Emmalee Miller, age 82, is brought into the Emergency Department by a concerned neighbor. The patient is a widow with mild Alzheimer's dementia, who used to live alone in her own house until about three months ago, when her unemployed son came to live with her. The frail elderly woman has a disheveled appearance with tattered soiled clothing. She acts frightened and withdrawn. A physical examination reveals that Mrs. Miller is dehydrated, malnourished, and mentally confused. The nurse notes a 10 cm purple hematoma on the left side of her face, numerous bruises in various stages of healing on her lateral right arm and on her posterior torso, and three dime sized burned areas on her upper inner thigh. The nurse strongly suspects elder abuse.
Frail, dependent elders are highly vulnerable to anyone who might take advantage of them. Elder abuse is any action or inaction that results in harm/ loss or endangers the welfare of people age 65 and above. Elder mistreatment is a general term for abuse, neglect, and exploitation. It can include physical abuse or neglect, psychological abuse, financial or fiduciary abuse, self-neglect, or the inappropriate use of medications, restraints, or confinement.
Like Emmalee, the 'typical' abused elder is a female over the age of 75, who is socially isolated, suffers from chronic health conditions, is in the lower socioeconomic strata, and lives with her abuser(s). Common characteristics of abusers are as follows: family member (majority of cases); male; impairments such as mental illness and substance abuse; poor social network; history of family violence; legal/ financial issues; and, dependent on the older adult. The most frequently identified perpetrators are adult children, followed by a spouse, long term care facility staff, or other relatives.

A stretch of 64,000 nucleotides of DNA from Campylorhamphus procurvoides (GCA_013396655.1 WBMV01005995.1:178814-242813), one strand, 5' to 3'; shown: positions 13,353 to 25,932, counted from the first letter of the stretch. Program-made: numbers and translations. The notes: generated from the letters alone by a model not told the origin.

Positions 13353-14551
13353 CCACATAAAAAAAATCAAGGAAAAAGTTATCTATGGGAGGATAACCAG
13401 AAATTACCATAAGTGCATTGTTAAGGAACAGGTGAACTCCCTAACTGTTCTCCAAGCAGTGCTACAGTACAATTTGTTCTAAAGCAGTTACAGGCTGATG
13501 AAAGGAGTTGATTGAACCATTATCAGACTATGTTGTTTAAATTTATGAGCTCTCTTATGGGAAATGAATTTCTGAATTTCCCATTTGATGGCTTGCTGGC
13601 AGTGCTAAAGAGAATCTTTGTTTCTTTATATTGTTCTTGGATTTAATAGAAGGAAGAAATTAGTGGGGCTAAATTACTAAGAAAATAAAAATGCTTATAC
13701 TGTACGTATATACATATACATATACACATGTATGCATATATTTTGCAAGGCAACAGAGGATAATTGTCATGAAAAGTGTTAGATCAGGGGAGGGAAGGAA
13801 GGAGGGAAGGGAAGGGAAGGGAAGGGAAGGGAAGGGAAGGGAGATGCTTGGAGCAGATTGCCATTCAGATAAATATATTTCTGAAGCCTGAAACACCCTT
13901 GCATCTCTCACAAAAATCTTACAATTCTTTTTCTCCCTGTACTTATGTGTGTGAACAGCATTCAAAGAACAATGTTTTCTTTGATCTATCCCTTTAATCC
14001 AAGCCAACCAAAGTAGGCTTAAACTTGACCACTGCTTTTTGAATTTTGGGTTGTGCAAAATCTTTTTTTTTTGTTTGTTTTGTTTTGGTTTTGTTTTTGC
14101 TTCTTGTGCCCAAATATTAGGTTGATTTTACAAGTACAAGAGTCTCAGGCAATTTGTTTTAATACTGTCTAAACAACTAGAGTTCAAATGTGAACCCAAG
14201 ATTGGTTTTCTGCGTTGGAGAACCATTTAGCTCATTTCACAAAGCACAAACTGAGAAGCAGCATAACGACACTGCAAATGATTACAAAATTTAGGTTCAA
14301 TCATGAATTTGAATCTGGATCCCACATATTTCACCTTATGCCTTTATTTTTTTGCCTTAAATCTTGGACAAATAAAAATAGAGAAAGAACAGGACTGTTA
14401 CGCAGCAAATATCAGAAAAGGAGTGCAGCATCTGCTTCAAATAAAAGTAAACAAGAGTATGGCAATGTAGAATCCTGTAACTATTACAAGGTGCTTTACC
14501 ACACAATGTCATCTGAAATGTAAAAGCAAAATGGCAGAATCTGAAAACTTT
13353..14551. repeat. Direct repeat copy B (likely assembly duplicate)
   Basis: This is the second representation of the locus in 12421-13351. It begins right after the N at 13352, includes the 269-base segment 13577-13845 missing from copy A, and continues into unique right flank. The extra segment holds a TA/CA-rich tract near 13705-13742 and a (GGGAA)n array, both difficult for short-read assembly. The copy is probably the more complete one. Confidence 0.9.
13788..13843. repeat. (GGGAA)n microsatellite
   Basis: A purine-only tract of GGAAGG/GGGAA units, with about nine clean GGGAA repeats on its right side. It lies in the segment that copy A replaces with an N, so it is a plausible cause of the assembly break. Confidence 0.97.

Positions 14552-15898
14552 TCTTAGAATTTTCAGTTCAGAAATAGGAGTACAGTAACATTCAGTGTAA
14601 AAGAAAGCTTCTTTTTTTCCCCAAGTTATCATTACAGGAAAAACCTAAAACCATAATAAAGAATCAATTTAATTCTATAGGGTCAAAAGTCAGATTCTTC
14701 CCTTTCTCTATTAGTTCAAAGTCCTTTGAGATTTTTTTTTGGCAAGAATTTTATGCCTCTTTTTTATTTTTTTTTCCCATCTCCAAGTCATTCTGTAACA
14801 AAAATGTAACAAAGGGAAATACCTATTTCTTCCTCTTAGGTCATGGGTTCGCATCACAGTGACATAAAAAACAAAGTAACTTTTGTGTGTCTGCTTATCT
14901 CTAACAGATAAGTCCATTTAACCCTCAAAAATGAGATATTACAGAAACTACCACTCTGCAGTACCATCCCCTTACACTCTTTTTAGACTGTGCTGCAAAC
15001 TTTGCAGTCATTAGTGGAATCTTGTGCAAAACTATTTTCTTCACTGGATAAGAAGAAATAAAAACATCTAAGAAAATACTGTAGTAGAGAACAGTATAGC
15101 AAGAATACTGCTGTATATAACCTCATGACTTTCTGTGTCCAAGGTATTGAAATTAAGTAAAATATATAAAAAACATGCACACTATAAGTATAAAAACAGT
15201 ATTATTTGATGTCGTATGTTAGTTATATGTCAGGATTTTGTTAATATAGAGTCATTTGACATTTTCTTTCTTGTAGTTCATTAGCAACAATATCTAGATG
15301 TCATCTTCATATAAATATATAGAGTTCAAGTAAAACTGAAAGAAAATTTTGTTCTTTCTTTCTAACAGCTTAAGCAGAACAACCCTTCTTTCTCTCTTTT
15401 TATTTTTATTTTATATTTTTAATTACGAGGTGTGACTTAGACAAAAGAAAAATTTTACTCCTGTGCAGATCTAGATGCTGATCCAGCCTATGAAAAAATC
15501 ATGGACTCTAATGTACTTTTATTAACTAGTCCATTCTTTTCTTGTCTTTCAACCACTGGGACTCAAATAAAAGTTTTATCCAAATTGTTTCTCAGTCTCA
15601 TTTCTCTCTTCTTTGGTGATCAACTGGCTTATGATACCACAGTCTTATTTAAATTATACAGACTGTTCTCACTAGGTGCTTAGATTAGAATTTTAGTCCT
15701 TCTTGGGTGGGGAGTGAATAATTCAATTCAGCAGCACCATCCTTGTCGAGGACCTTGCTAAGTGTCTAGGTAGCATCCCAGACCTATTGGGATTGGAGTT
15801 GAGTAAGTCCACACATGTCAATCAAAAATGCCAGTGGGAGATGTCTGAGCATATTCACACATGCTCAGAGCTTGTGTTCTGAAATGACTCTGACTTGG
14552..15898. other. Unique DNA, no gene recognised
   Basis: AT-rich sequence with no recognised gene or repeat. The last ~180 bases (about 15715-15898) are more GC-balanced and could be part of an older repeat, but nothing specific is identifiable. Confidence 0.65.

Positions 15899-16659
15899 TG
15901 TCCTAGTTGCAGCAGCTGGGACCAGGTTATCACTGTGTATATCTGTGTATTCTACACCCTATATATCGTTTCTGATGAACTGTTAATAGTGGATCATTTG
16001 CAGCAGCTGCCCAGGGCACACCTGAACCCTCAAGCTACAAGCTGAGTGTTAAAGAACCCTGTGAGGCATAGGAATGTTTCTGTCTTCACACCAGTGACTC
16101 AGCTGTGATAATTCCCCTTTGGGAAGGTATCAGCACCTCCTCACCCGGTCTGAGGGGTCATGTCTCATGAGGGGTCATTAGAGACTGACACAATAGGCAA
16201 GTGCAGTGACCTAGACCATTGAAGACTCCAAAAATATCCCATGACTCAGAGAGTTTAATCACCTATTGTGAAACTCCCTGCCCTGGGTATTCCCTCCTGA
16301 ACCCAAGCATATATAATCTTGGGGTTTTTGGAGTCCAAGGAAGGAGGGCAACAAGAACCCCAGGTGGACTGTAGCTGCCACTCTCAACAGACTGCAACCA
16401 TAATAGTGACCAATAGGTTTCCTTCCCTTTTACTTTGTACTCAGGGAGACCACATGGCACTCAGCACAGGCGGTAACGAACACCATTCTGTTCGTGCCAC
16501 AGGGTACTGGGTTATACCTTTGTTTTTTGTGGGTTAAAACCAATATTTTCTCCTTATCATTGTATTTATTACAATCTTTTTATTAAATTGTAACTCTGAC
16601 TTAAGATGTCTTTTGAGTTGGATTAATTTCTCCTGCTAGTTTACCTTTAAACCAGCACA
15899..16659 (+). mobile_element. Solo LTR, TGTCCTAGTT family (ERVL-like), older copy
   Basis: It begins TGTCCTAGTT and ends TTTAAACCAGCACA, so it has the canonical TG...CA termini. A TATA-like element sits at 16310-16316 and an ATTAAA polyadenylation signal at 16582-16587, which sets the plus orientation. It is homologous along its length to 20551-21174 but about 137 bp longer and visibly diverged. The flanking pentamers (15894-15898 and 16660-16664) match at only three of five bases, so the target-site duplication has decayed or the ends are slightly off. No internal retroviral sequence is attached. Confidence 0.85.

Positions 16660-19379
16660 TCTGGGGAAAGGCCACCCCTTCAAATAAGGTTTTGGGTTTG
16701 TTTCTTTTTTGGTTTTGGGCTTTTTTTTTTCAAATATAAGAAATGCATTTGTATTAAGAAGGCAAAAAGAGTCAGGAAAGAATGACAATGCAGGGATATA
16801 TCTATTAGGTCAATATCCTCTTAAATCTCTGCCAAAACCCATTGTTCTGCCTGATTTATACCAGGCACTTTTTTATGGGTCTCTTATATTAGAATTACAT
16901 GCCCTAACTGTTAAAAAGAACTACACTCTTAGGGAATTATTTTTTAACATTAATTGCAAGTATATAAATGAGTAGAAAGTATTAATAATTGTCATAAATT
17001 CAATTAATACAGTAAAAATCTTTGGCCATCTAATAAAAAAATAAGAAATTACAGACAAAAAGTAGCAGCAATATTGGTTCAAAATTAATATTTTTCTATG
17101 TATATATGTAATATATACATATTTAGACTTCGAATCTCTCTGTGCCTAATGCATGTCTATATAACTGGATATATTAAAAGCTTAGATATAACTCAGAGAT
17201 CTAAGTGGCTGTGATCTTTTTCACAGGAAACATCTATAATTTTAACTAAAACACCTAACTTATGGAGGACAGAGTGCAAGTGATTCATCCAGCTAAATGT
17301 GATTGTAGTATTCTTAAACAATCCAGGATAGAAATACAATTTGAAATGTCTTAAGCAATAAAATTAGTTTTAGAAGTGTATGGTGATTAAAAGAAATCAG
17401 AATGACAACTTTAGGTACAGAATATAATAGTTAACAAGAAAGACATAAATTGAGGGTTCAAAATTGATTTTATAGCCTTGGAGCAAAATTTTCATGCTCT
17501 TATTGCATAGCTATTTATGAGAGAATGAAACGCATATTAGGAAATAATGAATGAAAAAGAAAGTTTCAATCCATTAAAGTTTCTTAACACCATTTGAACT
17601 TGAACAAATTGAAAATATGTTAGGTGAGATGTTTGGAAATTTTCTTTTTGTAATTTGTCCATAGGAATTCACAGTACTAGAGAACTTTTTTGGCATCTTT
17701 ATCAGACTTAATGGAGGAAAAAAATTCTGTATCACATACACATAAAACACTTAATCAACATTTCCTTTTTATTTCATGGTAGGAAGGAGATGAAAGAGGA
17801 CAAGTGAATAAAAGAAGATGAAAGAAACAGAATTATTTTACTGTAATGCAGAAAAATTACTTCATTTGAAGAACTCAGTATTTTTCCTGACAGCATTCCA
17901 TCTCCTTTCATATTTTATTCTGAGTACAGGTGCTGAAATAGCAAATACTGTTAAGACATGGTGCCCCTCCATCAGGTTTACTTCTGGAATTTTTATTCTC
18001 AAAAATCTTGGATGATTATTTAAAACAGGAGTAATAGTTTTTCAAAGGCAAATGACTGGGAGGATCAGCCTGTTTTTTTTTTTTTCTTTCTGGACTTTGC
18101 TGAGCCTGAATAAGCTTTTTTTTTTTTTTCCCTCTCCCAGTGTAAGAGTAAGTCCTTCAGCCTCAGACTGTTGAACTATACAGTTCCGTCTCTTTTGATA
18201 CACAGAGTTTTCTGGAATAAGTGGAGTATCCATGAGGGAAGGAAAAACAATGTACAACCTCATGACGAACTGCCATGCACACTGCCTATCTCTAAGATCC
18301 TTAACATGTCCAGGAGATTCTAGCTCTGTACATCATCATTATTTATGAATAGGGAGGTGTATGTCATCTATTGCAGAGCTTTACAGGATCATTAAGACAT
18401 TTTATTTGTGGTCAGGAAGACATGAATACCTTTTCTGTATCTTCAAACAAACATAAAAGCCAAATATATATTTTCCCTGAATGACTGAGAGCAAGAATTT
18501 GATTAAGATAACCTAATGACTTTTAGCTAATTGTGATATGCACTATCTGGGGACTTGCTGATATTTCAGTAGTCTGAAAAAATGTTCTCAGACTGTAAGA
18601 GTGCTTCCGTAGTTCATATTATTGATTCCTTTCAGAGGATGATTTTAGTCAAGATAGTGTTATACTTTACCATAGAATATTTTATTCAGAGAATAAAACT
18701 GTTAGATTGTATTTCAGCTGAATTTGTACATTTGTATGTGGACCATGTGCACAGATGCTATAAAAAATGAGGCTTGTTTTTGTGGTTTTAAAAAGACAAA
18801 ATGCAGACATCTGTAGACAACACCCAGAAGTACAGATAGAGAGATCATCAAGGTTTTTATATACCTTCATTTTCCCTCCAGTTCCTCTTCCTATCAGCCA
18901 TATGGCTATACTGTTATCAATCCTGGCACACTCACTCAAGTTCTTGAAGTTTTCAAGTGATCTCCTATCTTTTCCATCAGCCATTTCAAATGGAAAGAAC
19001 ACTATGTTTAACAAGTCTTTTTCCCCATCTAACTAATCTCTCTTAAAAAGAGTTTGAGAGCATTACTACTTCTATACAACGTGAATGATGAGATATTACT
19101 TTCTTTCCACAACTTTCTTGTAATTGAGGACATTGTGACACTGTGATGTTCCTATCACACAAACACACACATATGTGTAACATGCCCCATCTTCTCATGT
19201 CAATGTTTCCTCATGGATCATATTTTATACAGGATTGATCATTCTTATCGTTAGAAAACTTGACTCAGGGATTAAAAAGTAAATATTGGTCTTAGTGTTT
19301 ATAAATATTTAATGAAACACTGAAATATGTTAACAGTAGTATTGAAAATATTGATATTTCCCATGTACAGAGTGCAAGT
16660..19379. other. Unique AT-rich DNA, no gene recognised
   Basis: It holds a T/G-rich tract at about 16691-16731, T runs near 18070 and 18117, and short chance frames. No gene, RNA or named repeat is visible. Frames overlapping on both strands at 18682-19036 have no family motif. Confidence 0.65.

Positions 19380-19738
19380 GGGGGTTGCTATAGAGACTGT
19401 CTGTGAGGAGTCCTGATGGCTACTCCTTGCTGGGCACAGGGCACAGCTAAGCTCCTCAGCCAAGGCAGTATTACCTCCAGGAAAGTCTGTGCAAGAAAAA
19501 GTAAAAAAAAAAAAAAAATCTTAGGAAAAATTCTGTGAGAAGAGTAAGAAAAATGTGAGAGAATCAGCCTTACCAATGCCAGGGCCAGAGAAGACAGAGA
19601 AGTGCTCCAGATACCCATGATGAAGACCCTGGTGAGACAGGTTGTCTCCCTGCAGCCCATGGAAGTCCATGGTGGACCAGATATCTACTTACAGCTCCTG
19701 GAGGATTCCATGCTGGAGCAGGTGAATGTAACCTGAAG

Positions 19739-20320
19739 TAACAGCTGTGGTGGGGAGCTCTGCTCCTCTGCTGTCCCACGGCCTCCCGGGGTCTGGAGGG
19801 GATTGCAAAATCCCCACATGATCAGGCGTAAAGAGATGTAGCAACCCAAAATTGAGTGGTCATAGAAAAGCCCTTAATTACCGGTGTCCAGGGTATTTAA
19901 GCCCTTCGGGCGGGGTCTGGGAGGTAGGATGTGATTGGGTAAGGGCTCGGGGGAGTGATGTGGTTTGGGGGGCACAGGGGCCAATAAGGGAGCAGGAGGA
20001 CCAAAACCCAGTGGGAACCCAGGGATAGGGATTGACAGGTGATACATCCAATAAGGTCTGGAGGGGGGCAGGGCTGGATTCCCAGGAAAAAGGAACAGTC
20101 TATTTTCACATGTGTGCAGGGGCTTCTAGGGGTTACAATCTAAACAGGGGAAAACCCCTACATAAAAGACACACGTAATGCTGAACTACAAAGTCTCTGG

Elder abuse/ mistreatment is the least reported form of domestic violence. The prevalence of elder mistreatment is difficult to accurately gauge since many cases go unreported. It is estimated that for every one case of elder abuse reported to authorities, about five more go unreported. One reason may be that normal and common age-related changes mask or mimic markers of abuse. The best available data indicate that each year between 1 and 2 million older Americans are injured, neglected, exploited, or otherwise mistreated by someone on whom they depended for care or protection. The number of cases of elder mistreatment will undoubtedly increase over the next four decades, as the population ages.
Laws vary from state to state, but elder abuse may be broadly categorized as:
Any action that results in physical pain, injury, or impairment is considered physical abuse. An estimated 0.5 to 4.3 percent of older adults are physically abused annually. This includes, but is not limited to: striking, beating, handling with unnecessary roughness, purposeful injury, unreasonable physical restraint, sexual assault, and deprivation of food or water.